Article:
The tomb of Mariam uz-Zamani, one of emperor Akbar’s powerful wives and the mother of his son and successor, Jahangir. The tomb is located in Agra, India.
Following the advent of the Mughals, their positions and reactions to the existing royal funerary architecture culture in the Muslim world in general and in India in particular, varied. For sure, there was no standardized approach to the matter. There were no established behavioral patterns that were strictly followed. On the whole, it all depended on the personal disposition of each and every emperor and his personality, as well as on the dispositions of some of his immediate family members. Hence, one cannot speak of an evolutionary process or a growth in Mughal royal funerary architecture where, for example, Humayun’s tomb is described as “an outstanding landmark in the development of the Mughal style”, or as a “successful foretaste” of the “perfection” of the Taj Mahal. A careful examination of Mughal royal monuments highlights a number of important facts which defy the laws of purported Mughal type evolution or development in relation to its stylistic homogeny, rationality and chronology, as elaborated by Michael Brand. The first fact is that the Mughals did not construct a single dynastic mausoleum. “If, as is quite possible, Humayun’s tomb was intended by Akbar to serve such a function, then Jahangir’s construction of a tomb for Akbar at Sikandra was an implicit rejection of the notion.” Secondly, none of the Mughal emperors were buried in the same city. Thirdly, there was no one form or style adopted for all the tombs, “although Humayun’s tomb and the Taj Mahal do share similar forms, and certain themes, such as the use of white marble and garden settings, do occur. Furthermore, this diversity of form does not even develop a single direction. There are clearly too many missing links and throwbacks to support a theory of evolution marching resolutely towards the Taj Mahal.”Read more: Main Thrusts of the Royal Funerary Architecture of the Mughals (Part One)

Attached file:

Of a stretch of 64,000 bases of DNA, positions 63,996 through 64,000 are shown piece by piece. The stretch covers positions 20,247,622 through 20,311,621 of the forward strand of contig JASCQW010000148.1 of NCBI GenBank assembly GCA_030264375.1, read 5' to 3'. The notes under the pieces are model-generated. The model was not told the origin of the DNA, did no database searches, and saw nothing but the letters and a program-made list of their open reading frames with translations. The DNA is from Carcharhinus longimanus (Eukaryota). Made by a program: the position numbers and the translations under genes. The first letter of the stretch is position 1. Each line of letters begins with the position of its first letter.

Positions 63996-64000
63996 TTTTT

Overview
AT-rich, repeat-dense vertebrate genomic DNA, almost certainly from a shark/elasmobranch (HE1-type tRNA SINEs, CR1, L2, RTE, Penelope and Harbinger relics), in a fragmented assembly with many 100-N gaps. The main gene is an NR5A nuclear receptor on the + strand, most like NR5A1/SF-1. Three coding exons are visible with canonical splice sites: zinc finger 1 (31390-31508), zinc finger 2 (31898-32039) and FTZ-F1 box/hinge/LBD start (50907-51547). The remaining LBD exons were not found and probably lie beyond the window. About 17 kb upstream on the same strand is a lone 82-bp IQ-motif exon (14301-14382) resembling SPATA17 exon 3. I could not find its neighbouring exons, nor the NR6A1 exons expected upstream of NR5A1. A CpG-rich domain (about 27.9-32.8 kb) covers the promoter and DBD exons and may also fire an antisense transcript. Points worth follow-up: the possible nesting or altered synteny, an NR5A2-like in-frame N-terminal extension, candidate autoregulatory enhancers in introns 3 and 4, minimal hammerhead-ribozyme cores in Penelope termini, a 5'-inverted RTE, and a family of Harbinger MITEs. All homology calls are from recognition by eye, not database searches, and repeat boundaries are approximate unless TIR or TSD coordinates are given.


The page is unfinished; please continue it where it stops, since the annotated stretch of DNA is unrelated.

Jahangir’s tomb in Lahore, Pakistan.
When the Mughals arrived and began to assert themselves at the Muslim socio-political scene, the phenomenon of Muslim funerary architecture was more than a thousand years old. They thus inherited a legacy which was instigated and fomented by a variety of historical factors and through the contributions of a great many protagonists from a number of corners of the Muslim vast domain and from virtually all strata of its composite social configuration. It was extremely difficult for anybody to concoct and apply any completely novel ideas and genera, both at conceptual and physical planes. The most conceivable scenario for the Mughals, therefore, was to be ingenious followers and under some unprecedented religious and social circumstances and conditions to bring the ubiquitous funerary architectural trends to some higher level of particularly artistic and architectural refinement and exquisiteness, something like what happened -- to a much lesser extent though -- to the funerary architectural legacies of the Mughals’ contemporaries, the Osmanlis and Safavids.Read more: Contextualizing the Royal Funerary Architecture of the Mughals
The Taj Mahal in Agra, India.
The Mughals were a Muslim dynasty of Turkic-Mongol origin that ruled most of the northern Indian subcontinent from the early 10th AH/ 16th CE to the mid-12th AH/ 18th CE century, after which it continued to exist as a considerably reduced and increasingly powerless entity until the mid-13th AH/ 19th CE century. At the height of their power in the 11th AH/ 17th CE century, the Mughals were in command of most of the subcontinent. “The Mughal dynasty was notable for its more than two centuries of effective rule over much of India, for the ability of its rulers, who through seven generations maintained a record of unusual talent, and for its administrative organization. A further distinction was the attempt of the Mughals, who were Muslims, to integrate Hindus and Muslims into a united Indian state.”Read more: The Mughals and Monumental Royal Mausoleums